11/05/2012  |  
Posted in dentures
All About Removable Dentures

In the United States today, some 26% of adults between 65 and 74 have lost all of their teeth; many more have partial tooth loss. Besides having a negative impact on an individual's self-image, missing teeth can also lead to nutritional problems, and even systemic health disorders. Removable dentures are one solution to the problem of missing teeth, a time-tested method that's dependable and economical.

Whether they're full or partial, dentures consist of a gum-colored base made of plastic resin, on which the hard prosthetic teeth are set. The base fits snugly atop the remaining alveolar (bone) ridge that formerly held the natural teeth, and is held on primarily by the suctioning effect of its close fit.

There are several different types of full dentures in common use: Immediate dentures are intended to replace missing teeth while healing is taking place, and to help you transition between recent tooth loss and the inevitable bone and gum tissue remodeling that occurs; Conventional full dentures are a relatively inexpensive way of replacing all of your teeth with long-lasting materials that conform to your mouth accurately; Implant-supported overdentures offer increased stability because they're anchored into the jaw with two or more dental implants.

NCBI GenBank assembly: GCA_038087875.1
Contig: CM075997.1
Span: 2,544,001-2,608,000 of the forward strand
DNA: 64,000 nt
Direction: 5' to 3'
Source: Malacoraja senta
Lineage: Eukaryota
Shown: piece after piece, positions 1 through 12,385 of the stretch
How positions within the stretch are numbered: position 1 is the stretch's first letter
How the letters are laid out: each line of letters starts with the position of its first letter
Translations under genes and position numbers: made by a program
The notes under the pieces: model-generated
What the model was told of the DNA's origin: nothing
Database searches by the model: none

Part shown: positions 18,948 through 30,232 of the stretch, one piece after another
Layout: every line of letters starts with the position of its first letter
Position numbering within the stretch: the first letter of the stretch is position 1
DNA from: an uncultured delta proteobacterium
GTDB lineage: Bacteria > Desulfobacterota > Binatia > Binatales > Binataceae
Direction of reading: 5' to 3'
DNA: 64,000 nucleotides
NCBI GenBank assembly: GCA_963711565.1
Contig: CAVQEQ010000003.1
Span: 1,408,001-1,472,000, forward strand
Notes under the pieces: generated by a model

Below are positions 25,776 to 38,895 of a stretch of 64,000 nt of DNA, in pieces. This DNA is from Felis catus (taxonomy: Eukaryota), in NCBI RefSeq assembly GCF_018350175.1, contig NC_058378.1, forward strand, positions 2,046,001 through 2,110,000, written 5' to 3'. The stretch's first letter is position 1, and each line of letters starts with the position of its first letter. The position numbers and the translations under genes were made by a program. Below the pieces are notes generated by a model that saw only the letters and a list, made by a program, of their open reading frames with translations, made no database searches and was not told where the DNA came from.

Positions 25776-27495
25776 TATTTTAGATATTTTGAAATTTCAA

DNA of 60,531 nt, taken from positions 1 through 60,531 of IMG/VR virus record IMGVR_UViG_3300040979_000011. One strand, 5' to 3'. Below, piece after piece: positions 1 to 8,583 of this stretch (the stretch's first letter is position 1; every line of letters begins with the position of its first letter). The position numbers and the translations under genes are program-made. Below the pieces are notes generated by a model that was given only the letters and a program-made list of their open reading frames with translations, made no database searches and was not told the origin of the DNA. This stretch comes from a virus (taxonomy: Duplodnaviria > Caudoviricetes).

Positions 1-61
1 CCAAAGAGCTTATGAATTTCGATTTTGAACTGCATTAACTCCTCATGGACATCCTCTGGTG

Like full immediate dentures, inexpensive transitional partial dentures serve as temporary tooth replacements and space maintainers following the extraction of some (but not all) teeth. Removable partial dentures are carefully-crafted, permanent replacements for a group of missing teeth. Learn more by reading the Dear Doctor magazine article “Removable Full Dentures.”

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